For more information on Zillertal’s accommodation options, head here.

PC: Thomas Straub

Eating and Drinking

Here’s a thing you’ll find out quite quickly in the Zillertal Valley – pronouncing the names of the Tirol’s most famous dishes is often just as much fun as eating them. Take the loaded Tiroler Speckknödel – plump boiled bread dumplings with bacon and sauerkraut – Kasspatzln – which translates as ‘little cheese sparrows’, are cheesy little noodle things – and Moosbeernocken – wild blueberry pancakes. You can’t have a visit to the valley without trying some of their speciality dish Zillertaller Krapfen, a delicious cheesy treat. For this kind of epic grub, make tracks to the more traditional domain of Hochzillertal, where local eateries Platzlalm and Larmachalm will keep you knee-deep in carbs.

“Pronouncing the names of the Tirol’s most famous dishes is often just as much fun as eating them”

Up for a more modern feed? Flash forward to the 2019/2020 season, and Zillertal is welcoming eight new restaurants and mountain huts to the valley this year, from beechwood BBQs and veggie must-hits, to high-end cocktails and panorama bars for much-needed beer stops. Beer wise you’ll want to stick to the local brew- Zillertal Bier or many of the bars serve Stiegl Brau. Those who aren’t fans of Gods Nectar can cool down after a day on the hill with a refreshing Radler.

For more information on places to eat in Zillertal, head here.

Aprés Action

For those who’re trying to sniff out a good party Mayrhofen is undoubtedly the place to be. Pilz Bar is situated at the top of the Penkenbahn Gondola and is where most revellers start their post shred oompah. Heading down the gondola you’ll find Ice Bar directly underneath, this place is drowning in Europop and Jagermeister by 4pm, its famous dancing polar bear setting the tone nicely for the rest of the night.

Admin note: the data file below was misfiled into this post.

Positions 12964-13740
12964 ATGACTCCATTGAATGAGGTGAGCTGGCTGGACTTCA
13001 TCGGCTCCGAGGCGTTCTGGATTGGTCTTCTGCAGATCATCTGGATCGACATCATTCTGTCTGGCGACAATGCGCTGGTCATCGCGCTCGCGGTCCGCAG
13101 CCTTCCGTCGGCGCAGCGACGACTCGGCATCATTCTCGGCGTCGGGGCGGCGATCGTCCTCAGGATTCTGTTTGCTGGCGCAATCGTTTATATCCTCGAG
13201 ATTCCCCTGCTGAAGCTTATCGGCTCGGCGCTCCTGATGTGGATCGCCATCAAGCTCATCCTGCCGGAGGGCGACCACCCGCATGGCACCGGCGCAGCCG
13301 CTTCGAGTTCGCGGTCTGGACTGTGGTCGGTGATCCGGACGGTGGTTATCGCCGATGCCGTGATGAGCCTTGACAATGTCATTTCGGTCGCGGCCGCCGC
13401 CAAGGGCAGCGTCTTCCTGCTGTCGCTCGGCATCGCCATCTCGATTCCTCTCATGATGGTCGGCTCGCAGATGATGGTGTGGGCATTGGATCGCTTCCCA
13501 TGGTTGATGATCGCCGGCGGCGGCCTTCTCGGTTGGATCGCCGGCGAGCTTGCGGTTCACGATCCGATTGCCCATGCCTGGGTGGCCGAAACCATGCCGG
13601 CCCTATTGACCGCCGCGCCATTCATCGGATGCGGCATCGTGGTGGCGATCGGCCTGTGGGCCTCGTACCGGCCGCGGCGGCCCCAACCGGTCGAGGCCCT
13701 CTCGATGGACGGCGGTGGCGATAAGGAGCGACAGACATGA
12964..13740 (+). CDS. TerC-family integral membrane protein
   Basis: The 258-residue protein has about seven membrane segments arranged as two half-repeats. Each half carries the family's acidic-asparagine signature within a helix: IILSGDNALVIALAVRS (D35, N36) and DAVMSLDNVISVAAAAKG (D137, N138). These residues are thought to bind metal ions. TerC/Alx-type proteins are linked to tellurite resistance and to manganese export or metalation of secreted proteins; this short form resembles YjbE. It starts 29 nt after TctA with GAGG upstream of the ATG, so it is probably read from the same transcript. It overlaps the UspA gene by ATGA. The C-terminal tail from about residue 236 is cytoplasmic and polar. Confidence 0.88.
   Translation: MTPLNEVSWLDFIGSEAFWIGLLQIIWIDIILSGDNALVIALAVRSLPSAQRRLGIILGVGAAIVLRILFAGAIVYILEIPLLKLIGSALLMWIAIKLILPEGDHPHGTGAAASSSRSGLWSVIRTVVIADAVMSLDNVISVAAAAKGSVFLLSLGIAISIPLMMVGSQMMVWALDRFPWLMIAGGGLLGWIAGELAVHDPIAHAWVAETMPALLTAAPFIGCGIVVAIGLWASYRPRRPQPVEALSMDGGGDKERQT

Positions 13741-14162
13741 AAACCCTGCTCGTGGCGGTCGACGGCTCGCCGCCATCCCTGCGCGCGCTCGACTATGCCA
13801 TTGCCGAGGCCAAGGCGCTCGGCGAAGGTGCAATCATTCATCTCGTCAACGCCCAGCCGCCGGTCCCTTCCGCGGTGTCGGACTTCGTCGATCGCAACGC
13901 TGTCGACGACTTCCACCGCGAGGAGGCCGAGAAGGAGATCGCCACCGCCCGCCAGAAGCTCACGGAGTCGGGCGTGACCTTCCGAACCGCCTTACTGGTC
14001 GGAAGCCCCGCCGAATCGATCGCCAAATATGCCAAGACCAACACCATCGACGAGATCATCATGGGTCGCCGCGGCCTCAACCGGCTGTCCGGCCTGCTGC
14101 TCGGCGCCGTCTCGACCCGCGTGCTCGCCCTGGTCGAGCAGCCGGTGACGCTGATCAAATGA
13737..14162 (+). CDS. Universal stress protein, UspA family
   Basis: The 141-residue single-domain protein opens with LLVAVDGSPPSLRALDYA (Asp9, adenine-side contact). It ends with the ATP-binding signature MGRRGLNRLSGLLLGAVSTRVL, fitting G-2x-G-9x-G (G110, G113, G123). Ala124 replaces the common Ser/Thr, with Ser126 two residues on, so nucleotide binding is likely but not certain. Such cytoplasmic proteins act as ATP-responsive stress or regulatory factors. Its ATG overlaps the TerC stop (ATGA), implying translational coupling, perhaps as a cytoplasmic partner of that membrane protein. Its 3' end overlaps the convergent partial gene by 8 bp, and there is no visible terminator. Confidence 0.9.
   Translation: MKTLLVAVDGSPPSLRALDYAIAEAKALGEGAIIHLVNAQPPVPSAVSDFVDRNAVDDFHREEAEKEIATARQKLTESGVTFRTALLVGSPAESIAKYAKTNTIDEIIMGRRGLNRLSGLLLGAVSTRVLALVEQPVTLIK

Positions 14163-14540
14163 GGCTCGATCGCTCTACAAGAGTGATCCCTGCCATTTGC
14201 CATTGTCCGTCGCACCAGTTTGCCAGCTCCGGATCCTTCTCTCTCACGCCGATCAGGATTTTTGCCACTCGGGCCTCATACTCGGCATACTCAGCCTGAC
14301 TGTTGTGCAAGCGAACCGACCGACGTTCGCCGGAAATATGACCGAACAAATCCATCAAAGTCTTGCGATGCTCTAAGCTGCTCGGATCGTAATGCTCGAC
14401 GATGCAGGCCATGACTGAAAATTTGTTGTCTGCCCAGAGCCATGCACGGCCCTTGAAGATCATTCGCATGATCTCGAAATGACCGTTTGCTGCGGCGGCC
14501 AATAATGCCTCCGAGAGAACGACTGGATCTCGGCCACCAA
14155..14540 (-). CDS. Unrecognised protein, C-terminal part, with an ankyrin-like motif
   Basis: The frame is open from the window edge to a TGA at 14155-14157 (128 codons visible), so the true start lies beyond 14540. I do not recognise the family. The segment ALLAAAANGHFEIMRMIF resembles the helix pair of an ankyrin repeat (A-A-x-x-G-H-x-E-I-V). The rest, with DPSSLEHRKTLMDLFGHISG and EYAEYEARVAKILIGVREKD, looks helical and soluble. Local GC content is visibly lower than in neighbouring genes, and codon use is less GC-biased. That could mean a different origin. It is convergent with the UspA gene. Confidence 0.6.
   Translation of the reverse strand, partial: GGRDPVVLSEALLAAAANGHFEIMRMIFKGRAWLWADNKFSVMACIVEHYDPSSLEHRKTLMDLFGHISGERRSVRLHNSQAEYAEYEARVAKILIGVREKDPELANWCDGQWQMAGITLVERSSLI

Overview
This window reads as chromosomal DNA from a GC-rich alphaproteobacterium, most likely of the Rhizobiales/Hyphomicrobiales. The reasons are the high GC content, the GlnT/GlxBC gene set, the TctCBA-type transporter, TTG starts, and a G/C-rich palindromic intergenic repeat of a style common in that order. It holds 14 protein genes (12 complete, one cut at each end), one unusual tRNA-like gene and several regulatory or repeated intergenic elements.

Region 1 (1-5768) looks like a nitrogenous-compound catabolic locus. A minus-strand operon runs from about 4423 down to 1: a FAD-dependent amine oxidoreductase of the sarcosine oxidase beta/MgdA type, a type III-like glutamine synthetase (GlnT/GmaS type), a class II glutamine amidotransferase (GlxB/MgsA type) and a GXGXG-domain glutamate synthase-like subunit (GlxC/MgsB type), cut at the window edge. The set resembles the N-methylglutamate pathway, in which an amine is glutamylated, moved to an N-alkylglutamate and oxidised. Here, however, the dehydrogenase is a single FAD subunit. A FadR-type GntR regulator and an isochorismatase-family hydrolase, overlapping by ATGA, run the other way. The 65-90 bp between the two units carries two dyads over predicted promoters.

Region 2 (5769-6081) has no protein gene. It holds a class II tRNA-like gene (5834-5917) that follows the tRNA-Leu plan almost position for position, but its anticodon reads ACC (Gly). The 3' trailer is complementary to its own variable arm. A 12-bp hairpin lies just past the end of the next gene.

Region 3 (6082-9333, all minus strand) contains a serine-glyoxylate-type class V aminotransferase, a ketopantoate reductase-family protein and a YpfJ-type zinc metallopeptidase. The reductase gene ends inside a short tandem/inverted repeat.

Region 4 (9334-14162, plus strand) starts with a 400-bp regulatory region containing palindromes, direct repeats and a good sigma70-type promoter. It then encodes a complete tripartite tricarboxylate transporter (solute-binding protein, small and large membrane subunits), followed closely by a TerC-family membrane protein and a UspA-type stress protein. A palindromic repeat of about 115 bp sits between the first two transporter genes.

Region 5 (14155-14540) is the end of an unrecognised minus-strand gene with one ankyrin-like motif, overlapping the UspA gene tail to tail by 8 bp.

Head up the street to Bruck’n Stadl if you fancy a bit more space to boogie, but not forgetting to stop by the Imbiss for a kebab. Scotland Yard is always flooded with locals and seasonaires and they do live music a couple of nights a week. If you fancy something a little more sophisticated you can’t go wrong in Harakiri Bar.

“Music festivals in the mountains don’t come much better”

Don’t forget about Snowbombing either. Described as “The World’s Greatest Show On Snow,” if you’re all about the Après… be sure to check it out. Music festivals in the mountains don’t come much better.

Hit This Run…

For the dare devils among us, it doesn’t get much more hair raising than the infamous Harakiri Run. With a whacking great 78% incline, Mayrhofen’s Harakari Slope at the top of the Knorren lift is the steepest piste in Austria. “If you fall on this you’re probably not going to stop until you get to the bottom,” reckons ex-Olympic skier and Ski Sunday presenter Graham Bell. Do this and literally get the t-shirt once you’re back down in the town, and your pulse has dropped below 7000bpm.

For more information on Zillertal, visit the area’s official website.

For more information on Austria, head here.